June 1, 2013
You can make calls on a smartphone, send and receive emails, edit Office documents, or add seemingly endless apps.
But now you can add one more thing to the list of what smartphones can do. On April 21, three smartphones became low-cost satellites after they rode to space aboard the maiden flight of Orbital Science Corp.'s Antares. They remained in orbit until April 27 when they burned up in Earth’s atmosphere as predicted.
The trio of "PhoneSats"—appropriately named Alexander, Graham and Bell—operated in orbit in hopes of becoming the lowest-cost satellites ever flown in space. While most satellites can cost more than $1 million, the three PhoneSats cost $3,500 to $7,000 each.
Alexander and Graham—both PhoneSat 1.0s—were battery-powered and carried a Nexus One smartphone running Goggle's Android operating system on board.
Bell was a more advanced kind of cubesat. The PhoneSat 2.0—built around a Nexus S smartphone running on Android—came equipped with solar panels and a two-way radio that allowed engineers to control the satellite from the ground. Its solar panels could make longer missions using the satellite possible in the future, according to a statement from NASA.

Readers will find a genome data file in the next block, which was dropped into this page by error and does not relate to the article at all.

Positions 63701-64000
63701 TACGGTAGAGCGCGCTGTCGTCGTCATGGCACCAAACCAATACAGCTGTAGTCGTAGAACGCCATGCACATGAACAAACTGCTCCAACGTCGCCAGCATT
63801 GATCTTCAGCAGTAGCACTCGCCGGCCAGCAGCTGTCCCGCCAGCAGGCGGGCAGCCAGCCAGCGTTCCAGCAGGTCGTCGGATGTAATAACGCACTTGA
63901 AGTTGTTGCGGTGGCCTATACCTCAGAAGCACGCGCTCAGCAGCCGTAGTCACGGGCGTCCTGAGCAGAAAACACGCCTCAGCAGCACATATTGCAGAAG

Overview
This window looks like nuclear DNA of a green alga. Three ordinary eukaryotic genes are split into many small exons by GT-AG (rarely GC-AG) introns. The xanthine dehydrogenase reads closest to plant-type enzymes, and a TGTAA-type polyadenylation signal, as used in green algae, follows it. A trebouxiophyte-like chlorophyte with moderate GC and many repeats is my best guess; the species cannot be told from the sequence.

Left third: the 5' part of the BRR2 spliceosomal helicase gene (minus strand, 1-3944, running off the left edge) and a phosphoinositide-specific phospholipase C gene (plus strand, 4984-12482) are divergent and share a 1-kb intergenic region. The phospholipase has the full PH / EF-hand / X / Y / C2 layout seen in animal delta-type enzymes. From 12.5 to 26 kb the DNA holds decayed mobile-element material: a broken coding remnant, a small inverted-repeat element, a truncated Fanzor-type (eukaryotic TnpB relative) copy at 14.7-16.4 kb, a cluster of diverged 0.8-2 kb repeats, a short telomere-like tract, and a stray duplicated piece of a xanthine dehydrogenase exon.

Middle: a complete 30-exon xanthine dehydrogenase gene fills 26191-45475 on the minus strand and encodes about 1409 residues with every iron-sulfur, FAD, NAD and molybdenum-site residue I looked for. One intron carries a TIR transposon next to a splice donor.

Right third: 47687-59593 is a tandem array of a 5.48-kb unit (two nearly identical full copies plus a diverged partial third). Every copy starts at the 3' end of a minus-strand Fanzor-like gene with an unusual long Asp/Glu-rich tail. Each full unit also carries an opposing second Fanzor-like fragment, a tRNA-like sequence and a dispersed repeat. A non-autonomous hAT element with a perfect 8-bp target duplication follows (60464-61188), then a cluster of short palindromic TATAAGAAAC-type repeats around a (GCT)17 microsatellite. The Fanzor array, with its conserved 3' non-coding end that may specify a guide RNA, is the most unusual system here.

"This is really a test of the hardware, and to show that you can take a phone off the shelf, put it in a satellite and fly it in space," Andrew Petro, program executive for NASA's Small Spacecraft Technology Program told SPACE.com.
NASA said its next version of smartphone satellites would launch later this year.
Nine aviation organizations have asked senators to support legislation compelling the FAA to go through the rulemaking process for new policies on sleep disorders.
The GAO released its report “Aviation Workforce: Current and Future Availability of Airline Pilots,” and general aviation has a strong interest in its findings.
The FAA has approved the BendixKing KLR 10, meant to enhance safety by warning pilots of high angles of attack.
AOPA thanks our members for their continued support in protecting the freedom to fly.